Episode 2 - Introduction to Refeeding
Today we will introduce you to refeeding. Why is is the most important step after breaking the fast? How to handle it properly? Find out!

What is the Acidotic Crisis?

The Acidotic crisis refers to the period when your body produces such high amounts of ketones that you hit a certain threshold that does a few things.

  • First, it creates a very acidic state in your body which triggers more powerful autophagy.
  • Secondly, it triggers mechanisms that start to control the acidosis. That’s why you can get many horrible symptoms when you go through the acidotic crisis but these symptoms go away after a while.

Technically you can enter this state also through a ketogenic diet and ketosis.

Once you hit that threshold called the acidotic crisis, suddenly everything improves dramatically. Your headaches, feelings of weakness, and nausea nearly disappear. The blood pressure stabilizes, tongue starts to clear up, and your mood improves. These are all signs that the body was able to switch to using its own fat reserves at maximum power and has started balancing the pH.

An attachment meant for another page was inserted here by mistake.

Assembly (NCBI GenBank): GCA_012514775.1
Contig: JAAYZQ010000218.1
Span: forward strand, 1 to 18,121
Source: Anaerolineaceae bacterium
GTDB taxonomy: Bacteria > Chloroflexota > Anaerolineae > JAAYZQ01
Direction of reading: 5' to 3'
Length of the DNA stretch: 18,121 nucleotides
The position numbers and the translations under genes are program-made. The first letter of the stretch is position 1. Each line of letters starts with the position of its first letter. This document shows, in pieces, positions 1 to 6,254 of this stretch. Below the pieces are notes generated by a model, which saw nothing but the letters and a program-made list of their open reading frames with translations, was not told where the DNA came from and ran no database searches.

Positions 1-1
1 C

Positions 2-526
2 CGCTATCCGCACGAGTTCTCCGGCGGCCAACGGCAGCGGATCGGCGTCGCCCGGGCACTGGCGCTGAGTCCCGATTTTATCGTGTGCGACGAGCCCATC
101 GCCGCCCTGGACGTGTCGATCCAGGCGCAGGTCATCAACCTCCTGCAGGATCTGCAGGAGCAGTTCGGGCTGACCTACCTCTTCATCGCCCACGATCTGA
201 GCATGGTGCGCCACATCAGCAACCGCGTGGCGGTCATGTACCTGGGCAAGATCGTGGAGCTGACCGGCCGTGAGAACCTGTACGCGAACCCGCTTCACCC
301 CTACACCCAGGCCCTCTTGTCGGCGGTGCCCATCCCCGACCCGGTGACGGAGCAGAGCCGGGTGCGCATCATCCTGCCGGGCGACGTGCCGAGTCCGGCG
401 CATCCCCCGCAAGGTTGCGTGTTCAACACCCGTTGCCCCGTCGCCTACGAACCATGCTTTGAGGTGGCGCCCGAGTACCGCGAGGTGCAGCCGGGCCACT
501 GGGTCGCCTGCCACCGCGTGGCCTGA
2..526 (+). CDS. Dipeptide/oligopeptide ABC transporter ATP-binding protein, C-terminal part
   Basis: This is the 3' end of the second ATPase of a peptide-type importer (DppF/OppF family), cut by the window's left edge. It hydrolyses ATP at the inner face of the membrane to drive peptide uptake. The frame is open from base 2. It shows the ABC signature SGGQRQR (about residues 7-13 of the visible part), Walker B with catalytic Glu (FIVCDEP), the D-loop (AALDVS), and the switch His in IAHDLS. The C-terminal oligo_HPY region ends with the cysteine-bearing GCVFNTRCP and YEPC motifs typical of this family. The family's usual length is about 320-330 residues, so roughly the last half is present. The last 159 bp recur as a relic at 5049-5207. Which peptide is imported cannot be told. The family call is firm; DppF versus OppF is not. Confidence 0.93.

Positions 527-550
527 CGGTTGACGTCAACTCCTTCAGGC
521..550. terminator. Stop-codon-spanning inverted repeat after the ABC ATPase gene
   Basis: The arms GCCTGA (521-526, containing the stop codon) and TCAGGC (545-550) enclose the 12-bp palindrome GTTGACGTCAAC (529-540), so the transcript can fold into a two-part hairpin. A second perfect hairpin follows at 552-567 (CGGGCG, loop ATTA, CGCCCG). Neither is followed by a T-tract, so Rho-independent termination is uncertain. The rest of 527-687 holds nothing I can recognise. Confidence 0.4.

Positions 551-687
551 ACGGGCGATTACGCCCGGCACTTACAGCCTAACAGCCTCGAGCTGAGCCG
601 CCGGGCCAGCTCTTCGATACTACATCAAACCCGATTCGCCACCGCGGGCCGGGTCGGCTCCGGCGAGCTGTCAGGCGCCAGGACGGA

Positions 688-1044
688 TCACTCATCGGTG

This is why so many people that eat a ketogenic diet, swear by it’s miraculous effects. It’s  quite clear that using ketones triggers many benefits in the human body. Moreover, it’s also important to remember that the less carbs you ingest, the more trouble you’ll have retaining your electrolytes. There’s a correlation between the two.

Keto flu

When you eat keto, you can start getting things like the keto flu. The keto flu is a set of symptoms that many people who try the keto diet experience for a few days to a few weeks. It includs: low energy, brain fog, painful headaches, mood swings, constipation, and nausea. When you’re not ingesting carbohydrates like sugar, your glucose levels drop drastically. Whenever the glucose goes, the water and electrolytes go too.